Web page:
The Ofi Press Magazine

International Poetry and Literature from Mexico City

Angela Readman: 2 Poems Published

Poems by Angela Readman (UK)

Published in The Ofi Press issue 50

 

 

 

Once I Lost the Wings

 

Once I lost the wings, I started to listen

to the slightest sound my body made,

 

piece together my own dawn chorus

from the crack of my knees, the dropped stone

 

of a sigh. I stared at the knife on the rock

and listened to air steel into the slits in my shoulders,

 

like arched hands clutching a blade of grass.

I pictured a violinist losing his fingers, my bones

 

no mere a harp by a window, casually picked

by a breeze. Those wings were so strong

 

I could barely walk some days without being pulled

out of my footprints to look down at the land,

 

a dirty boot I couldn’t make fit. In their absence,

I heard my own cries fly, fold into the spaces left

 

by blackbirds and crows. The sky climbed on my back,

I carried it wherever I went with my stick. I felt

 

feather’s in cold shifts, the cloak of my wings

around a man’s shoulder’s somewhere. Closing

 

my eyes, I saw them pinned in a closet, still beating,

soft as eyelashes on a neck, moths conducting hurricanes.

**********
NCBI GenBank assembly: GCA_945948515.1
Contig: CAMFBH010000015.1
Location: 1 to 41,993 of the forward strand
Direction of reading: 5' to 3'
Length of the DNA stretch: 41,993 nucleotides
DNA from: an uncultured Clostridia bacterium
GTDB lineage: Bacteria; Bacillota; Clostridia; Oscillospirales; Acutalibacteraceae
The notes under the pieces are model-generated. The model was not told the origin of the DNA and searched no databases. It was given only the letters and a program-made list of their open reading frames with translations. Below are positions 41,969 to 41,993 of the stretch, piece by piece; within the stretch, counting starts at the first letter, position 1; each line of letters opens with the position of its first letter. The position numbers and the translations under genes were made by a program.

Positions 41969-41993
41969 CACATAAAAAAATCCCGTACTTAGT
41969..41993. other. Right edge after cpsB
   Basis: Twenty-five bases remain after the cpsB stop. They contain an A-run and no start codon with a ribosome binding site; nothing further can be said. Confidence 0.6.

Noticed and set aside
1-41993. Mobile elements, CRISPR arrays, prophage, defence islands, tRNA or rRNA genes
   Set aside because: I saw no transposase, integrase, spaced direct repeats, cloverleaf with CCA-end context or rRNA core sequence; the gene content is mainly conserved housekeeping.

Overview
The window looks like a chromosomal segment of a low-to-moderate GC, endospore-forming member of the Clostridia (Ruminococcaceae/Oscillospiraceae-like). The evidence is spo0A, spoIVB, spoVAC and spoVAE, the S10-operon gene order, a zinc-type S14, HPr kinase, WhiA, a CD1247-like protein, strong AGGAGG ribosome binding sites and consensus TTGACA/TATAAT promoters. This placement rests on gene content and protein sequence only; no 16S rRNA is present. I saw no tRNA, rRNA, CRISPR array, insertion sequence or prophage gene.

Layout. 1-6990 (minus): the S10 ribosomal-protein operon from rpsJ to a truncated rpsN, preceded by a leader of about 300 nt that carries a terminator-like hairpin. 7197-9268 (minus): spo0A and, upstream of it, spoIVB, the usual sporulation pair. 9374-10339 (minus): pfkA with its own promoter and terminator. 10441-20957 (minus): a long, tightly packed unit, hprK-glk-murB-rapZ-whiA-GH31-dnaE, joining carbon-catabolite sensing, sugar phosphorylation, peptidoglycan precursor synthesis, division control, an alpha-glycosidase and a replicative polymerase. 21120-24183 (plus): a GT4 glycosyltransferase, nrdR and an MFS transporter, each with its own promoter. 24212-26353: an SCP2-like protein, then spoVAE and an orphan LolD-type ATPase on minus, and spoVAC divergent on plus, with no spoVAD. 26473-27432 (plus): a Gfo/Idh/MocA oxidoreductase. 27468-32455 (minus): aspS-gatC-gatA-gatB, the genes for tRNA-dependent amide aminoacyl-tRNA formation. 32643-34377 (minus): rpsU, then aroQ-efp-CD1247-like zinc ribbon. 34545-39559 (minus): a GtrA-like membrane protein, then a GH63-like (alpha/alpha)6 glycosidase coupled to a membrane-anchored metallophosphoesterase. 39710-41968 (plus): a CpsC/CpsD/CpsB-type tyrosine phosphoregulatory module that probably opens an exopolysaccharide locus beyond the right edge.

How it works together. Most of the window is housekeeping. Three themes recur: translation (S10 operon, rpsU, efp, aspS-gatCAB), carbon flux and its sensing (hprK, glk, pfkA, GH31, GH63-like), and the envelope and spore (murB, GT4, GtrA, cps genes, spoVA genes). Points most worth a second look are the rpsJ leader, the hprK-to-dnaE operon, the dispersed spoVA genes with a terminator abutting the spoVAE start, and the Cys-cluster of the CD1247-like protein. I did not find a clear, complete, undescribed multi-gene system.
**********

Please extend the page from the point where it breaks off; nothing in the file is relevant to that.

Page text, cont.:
Lady with a Goose on her Head

Lady with a Goose on her Head

 

No one carries a still wing a well as the lady

with a goose on her head. In the market, ducks

 

dangle by the crop, she walks on, her posture

is a girl balancing books. I heard woman and bird

 

became friends after it quit laying eggs, waddled

up to her door, a pick of crumbs on the mat. I hear

 

she's a widow, and I hear she never married. Love

was a kamikaze at war. I can't ask. She has ears 

 

only for the common grey goose, gabbling its view 

of stone clouds and hail. Each morning she passes

 

in a red coat, buys a quince and strolls on, a smile 

she won't give just anyone folded into feet vividly

 

paddling nowhere, infinite stories webbed to her lips. 

It's possible she's poor, or invented the biro i use. 

 

Only one thing is clear: she has a goose that won’t leave.

 

It flies so completely in the air she wraps around herself.

About the Poet

Angela Readman's poems have won the Mslexia Poetry Competition, The essex Poetry Prize, and The Charles Causey. They have been published in various journals  and anthologies in recent years. In 2015, her debut short story collection, Don't Try This at Home, won The Rubery Book Award and was shortlisted for the Edgehill Prize.  Nine Arches are publishing her poetry collection The Book of Tides in November 2016.

Image: "23-920" by Oregon State University.